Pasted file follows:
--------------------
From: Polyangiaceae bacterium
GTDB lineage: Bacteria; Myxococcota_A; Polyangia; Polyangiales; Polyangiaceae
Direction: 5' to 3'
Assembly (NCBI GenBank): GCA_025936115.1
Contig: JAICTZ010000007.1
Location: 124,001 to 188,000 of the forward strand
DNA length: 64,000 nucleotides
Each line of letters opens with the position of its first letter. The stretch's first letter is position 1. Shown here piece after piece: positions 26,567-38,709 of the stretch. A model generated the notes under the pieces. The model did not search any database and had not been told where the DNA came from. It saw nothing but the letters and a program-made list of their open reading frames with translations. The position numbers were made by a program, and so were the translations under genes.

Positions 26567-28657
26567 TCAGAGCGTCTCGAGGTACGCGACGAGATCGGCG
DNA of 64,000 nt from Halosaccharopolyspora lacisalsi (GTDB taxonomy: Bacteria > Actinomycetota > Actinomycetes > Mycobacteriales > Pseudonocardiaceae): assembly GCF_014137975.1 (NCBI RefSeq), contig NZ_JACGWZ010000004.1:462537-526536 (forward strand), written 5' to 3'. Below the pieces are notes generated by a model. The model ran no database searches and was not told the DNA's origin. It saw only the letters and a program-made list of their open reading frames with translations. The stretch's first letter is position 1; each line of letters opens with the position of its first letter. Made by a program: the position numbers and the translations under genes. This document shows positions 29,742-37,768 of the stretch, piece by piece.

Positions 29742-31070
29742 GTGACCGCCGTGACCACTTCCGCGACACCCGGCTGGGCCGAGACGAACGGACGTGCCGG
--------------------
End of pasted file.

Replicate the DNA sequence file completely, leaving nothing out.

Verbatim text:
From: Polyangiaceae bacterium
GTDB lineage: Bacteria; Myxococcota_A; Polyangia; Polyangiales; Polyangiaceae
Direction: 5' to 3'
Assembly (NCBI GenBank): GCA_025936115.1
Contig: JAICTZ010000007.1
Location: 124,001 to 188,000 of the forward strand
DNA length: 64,000 nucleotides
Each line of letters opens with the position of its first letter. The stretch's first letter is position 1. Shown here piece after piece: positions 26,567-38,709 of the stretch. A model generated the notes under the pieces. The model did not search any database and had not been told where the DNA came from. It saw nothing but the letters and a program-made list of their open reading frames with translations. The position numbers were made by a program, and so were the translations under genes.

Positions 26567-28657
26567 TCAGAGCGTCTCGAGGTACGCGACGAGATCGGCG
DNA of 64,000 nt from Halosaccharopolyspora lacisalsi (GTDB taxonomy: Bacteria > Actinomycetota > Actinomycetes > Mycobacteriales > Pseudonocardiaceae): assembly GCF_014137975.1 (NCBI RefSeq), contig NZ_JACGWZ010000004.1:462537-526536 (forward strand), written 5' to 3'. Below the pieces are notes generated by a model. The model ran no database searches and was not told the DNA's origin. It saw only the letters and a program-made list of their open reading frames with translations. The stretch's first letter is position 1; each line of letters opens with the position of its first letter. Made by a program: the position numbers and the translations under genes. This document shows positions 29,742-37,768 of the stretch, piece by piece.

Positions 29742-31070
29742 GTGACCGCCGTGACCACTTCCGCGACACCCGGCTGGGCCGAGACGAACGGACGTGCCGG